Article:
I don’t have a huge platform, but I do have one and this is enough. Something you share or post could influence just one person to think differently – but that is enough. Thus, I feel it is necessary to write this post. I deplore everybody to do everything in their capacity to be actively anti-racist; in their communities, online, in work places and in every day life. Being against racism is simply not enough – we have to do more.

Image: Gal-dem

Britain is far from perfect. Our Prime Minister has been silent on events in Minneapolis and refuses to condemn the actions taken that ended George Floyd’s life. It was only when he was criticised by the leader of the opposition, more than a week on, that he bumbled his way through addressing it. During his previous career as a journalist, he blatantly used racist, inflammatory language. This is just one example, “It is said that the Queen has come to love the Commonwealth, partly because it supplies her with regular cheering crowds of flag-waving piccaninnies.” And lest not forget our monarchy has been built on systematic exploitation of other races, and the current Duke of Edinburgh (Price Philip, the Queen’s husband) has been outwardly racist his whole life.

Growing up in an almost exclusively white town

I went to schools that barely had any black, or people of colour in the classrooms – students were almost completely white as well as my teachers. During my whole compulsory education, from the age of 5-18, I was never taught about black history and the realities of British led imperialism and slavery, it was never on the curriculum. It was only when I went to university and studied history that I began to understand it. It shouldn’t have taken until this age for me to wake up to the white bias of our classroom curriculum’s, and society’s ongoing, sheer denial of British imperialism. But I fear if I hadn’t have gone to university to study history specifically, I would be far more naive. In part, there is a degree of personal responsibility here, but also, a fundamental national one.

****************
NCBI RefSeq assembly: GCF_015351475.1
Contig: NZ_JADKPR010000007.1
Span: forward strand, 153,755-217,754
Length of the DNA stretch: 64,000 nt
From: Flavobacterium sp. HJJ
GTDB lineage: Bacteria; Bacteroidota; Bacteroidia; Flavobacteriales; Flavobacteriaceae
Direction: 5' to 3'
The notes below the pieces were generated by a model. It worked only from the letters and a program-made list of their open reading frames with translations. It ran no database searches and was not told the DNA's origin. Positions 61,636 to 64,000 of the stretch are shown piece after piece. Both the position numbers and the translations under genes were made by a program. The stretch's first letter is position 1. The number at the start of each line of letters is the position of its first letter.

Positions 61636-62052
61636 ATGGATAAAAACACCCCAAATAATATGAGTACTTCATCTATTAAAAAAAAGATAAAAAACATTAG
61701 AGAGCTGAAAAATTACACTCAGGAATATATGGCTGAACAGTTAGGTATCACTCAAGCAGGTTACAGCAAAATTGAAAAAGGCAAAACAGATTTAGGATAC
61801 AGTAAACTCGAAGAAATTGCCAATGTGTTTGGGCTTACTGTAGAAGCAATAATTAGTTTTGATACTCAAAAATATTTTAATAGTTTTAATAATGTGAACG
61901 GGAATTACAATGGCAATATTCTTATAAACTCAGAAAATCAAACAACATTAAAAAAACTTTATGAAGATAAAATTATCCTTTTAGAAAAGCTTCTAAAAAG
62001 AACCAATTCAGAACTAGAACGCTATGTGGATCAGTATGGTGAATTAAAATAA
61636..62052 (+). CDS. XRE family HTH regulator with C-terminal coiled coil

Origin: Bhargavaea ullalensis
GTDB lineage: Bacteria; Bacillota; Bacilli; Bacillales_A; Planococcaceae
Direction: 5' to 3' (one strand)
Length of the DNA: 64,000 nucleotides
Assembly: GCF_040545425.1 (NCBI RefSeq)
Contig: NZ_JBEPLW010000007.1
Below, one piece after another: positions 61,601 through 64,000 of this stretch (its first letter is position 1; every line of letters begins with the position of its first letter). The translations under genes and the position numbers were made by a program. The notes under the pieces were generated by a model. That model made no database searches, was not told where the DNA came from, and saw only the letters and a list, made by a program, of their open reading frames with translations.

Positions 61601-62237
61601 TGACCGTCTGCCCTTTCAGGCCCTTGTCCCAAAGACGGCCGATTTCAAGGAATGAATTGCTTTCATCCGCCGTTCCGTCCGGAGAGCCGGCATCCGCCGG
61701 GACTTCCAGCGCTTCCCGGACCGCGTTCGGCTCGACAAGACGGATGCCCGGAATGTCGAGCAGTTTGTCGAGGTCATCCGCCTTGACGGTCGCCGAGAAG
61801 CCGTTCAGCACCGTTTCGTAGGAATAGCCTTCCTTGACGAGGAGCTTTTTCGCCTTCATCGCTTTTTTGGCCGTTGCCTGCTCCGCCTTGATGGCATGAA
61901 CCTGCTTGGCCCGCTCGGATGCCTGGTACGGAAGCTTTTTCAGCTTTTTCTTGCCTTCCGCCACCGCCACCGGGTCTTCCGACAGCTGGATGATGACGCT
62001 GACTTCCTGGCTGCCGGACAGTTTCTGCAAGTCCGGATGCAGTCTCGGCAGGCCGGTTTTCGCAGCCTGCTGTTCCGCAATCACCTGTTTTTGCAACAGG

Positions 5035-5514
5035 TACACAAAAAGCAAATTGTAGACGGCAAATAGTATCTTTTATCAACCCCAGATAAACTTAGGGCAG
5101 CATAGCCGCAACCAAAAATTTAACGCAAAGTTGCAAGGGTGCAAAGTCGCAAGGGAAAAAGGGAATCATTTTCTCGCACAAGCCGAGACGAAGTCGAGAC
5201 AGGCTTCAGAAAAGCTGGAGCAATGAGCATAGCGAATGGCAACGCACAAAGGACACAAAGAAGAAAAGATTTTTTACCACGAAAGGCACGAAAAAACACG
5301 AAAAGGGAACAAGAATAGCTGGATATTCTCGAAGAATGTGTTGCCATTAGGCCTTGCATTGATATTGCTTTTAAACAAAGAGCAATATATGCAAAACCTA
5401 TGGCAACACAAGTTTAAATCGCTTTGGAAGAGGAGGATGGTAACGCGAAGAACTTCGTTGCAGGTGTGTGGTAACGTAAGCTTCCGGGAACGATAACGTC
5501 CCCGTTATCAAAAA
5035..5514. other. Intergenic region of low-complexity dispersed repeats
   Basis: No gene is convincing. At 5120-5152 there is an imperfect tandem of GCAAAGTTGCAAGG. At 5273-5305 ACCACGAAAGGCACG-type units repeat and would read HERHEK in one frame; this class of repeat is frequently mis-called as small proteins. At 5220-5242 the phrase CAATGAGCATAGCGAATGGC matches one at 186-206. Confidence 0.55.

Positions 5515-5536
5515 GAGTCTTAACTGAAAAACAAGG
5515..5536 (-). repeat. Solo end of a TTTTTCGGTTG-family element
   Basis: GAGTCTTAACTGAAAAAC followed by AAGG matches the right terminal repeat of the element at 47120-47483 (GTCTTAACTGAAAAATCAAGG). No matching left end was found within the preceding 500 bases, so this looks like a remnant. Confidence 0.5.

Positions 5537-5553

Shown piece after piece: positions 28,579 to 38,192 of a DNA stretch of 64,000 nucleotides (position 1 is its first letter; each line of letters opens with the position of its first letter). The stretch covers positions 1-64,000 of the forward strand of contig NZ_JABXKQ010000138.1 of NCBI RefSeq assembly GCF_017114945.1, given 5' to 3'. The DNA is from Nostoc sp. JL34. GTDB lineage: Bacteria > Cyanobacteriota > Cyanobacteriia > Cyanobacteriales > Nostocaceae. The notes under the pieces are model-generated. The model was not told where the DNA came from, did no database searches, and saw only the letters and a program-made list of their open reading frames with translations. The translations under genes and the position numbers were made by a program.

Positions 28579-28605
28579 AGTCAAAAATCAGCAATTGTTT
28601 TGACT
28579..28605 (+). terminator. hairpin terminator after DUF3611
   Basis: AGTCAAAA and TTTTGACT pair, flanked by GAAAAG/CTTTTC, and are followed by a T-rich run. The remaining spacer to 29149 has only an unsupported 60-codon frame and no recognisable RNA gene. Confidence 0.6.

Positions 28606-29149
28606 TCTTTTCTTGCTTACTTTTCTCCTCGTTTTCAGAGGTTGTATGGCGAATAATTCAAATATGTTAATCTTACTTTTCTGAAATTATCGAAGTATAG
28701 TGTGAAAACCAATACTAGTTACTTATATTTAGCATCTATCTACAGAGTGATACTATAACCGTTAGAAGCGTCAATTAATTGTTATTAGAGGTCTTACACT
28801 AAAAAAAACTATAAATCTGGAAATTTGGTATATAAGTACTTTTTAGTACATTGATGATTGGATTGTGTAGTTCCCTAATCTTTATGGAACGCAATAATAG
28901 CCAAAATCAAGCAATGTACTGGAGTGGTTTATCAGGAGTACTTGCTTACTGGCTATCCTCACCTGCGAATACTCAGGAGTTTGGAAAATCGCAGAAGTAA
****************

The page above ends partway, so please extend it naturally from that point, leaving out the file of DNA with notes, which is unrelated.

Black history and the horror of British imperialism should be at the forefront of the history we are taught from a young age. Most fundamentally, because black history is British history. We are taught the unblemished version of events, and grow up believing it until we are challenged by it, or realise we need to challenge it ourselves. For some, this process never comes to light. Instead of memorializing the great British war efforts, achievements and sense of national pride that history curriculum’s celebrate – we should be taught the realities of Britain’s past and role in harboring racial inequality.

At university, I studied the history of America, the origins of racial discrimination, the growth of white supremacy, and how inequalities still plague the country of “freedom”. In my final year, my special subject was in “Development” which focused on how Western powers – particularly America and Britain, had exploited African countries from the nineteenth century all the way up to present day. In a way, since being at university I am far more knowledgeable from a historical point of view – however, regrettably I have failed to speak out about it. But I am recognising that. I want to be better and to educate myself even further, and I encourage everybody to do the same, if you are not already doing so.

Social media and #blm

Although I think the blackout trend on social media had good intentions, I believe it ended up silencing black voices and the important educational content that had been circulating. I noticed it was primarily being used by white people, who had not spoken out before. I feared it was being used as some form of social media bandwagon that white people could jump on to claim they had done something and been anti-racist. When many of them had perhaps not done the bare minimum which has a greater impact – like signing the George Floyd petition and donating to good causes.

Image: Variety